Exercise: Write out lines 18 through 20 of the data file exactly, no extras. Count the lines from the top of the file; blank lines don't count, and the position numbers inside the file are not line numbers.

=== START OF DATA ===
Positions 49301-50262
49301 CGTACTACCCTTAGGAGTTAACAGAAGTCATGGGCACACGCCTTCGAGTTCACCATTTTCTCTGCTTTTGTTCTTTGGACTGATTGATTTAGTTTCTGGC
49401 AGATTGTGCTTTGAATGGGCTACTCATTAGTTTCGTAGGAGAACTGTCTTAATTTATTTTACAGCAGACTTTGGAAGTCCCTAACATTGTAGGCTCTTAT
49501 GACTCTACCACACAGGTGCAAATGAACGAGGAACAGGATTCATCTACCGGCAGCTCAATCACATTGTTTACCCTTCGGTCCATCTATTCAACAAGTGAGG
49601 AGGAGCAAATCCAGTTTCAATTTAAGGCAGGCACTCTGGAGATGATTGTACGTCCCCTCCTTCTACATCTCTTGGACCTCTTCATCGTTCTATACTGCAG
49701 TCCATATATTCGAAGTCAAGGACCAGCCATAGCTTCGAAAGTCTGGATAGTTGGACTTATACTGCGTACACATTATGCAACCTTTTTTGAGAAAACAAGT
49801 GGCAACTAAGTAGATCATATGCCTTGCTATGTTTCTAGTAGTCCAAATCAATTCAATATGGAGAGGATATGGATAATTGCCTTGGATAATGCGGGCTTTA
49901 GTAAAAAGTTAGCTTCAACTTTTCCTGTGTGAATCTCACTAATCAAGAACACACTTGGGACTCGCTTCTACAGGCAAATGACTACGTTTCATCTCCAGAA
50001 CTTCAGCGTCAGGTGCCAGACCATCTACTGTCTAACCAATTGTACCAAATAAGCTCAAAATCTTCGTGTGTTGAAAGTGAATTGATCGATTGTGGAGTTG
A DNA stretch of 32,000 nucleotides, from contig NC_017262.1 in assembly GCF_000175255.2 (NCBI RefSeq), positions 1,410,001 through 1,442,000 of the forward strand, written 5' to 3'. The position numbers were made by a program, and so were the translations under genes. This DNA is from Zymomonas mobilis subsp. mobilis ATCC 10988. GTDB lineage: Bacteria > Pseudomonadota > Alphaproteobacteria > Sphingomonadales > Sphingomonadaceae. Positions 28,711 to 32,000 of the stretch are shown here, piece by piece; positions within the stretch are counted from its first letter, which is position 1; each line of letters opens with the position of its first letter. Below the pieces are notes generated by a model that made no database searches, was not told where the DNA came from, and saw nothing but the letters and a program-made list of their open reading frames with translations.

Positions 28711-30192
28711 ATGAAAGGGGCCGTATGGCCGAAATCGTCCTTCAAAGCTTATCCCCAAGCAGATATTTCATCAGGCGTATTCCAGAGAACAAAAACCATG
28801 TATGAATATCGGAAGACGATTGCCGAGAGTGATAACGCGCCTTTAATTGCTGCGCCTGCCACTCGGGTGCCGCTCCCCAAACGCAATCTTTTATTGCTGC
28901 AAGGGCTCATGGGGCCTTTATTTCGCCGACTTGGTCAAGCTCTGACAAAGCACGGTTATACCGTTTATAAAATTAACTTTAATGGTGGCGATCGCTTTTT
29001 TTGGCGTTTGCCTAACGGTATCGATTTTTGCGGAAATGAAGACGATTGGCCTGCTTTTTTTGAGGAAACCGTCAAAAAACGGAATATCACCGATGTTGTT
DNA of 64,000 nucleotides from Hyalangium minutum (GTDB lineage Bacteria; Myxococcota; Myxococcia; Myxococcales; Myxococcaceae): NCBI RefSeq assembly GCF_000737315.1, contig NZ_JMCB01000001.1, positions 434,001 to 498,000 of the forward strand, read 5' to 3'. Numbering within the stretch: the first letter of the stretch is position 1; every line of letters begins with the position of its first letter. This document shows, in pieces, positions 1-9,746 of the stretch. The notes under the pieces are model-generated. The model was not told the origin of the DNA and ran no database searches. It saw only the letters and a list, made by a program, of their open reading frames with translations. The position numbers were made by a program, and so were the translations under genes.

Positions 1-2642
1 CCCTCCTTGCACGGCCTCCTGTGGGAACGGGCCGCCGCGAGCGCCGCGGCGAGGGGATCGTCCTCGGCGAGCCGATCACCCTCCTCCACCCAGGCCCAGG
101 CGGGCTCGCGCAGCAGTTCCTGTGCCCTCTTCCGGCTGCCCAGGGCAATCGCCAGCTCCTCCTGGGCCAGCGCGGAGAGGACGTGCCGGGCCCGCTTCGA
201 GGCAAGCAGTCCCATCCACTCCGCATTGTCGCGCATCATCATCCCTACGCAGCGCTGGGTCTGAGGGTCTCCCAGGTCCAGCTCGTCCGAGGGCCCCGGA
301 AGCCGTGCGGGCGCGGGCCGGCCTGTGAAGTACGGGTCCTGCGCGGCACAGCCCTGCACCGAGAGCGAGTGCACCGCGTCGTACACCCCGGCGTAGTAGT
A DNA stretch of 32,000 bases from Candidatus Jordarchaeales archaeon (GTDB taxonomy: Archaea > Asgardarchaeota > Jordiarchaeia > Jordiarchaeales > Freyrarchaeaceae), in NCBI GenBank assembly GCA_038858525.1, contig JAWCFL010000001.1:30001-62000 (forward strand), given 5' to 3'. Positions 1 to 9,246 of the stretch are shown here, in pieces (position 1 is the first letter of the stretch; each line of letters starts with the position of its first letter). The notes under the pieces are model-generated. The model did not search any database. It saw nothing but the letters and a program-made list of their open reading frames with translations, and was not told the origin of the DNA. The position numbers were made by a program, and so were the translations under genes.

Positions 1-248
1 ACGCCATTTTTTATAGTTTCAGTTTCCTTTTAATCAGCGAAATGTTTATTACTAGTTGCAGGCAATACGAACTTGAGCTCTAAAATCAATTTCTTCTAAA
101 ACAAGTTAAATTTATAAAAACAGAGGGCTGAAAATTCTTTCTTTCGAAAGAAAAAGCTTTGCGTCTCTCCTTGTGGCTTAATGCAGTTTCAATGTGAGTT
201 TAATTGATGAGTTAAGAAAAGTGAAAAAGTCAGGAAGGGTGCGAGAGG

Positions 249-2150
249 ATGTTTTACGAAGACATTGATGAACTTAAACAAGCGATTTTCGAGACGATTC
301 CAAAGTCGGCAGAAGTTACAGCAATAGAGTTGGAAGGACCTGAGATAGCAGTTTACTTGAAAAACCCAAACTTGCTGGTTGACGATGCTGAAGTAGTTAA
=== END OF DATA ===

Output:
1 CCCTCCTTGCACGGCCTCCTGTGGGAACGGGCCGCCGCGAGCGCCGCGGCGAGGGGATCGTCCTCGGCGAGCCGATCACCCTCCTCCACCCAGGCCCAGG
101 CGGGCTCGCGCAGCAGTTCCTGTGCCCTCTTCCGGCTGCCCAGGGCAATCGCCAGCTCCTCCTGGGCCAGCGCGGAGAGGACGTGCCGGGCCCGCTTCGA
201 GGCAAGCAGTCCCATCCACTCCGCATTGTCGCGCATCATCATCCCTACGCAGCGCTGGGTCTGAGGGTCTCCCAGGTCCAGCTCGTCCGAGGGCCCCGGA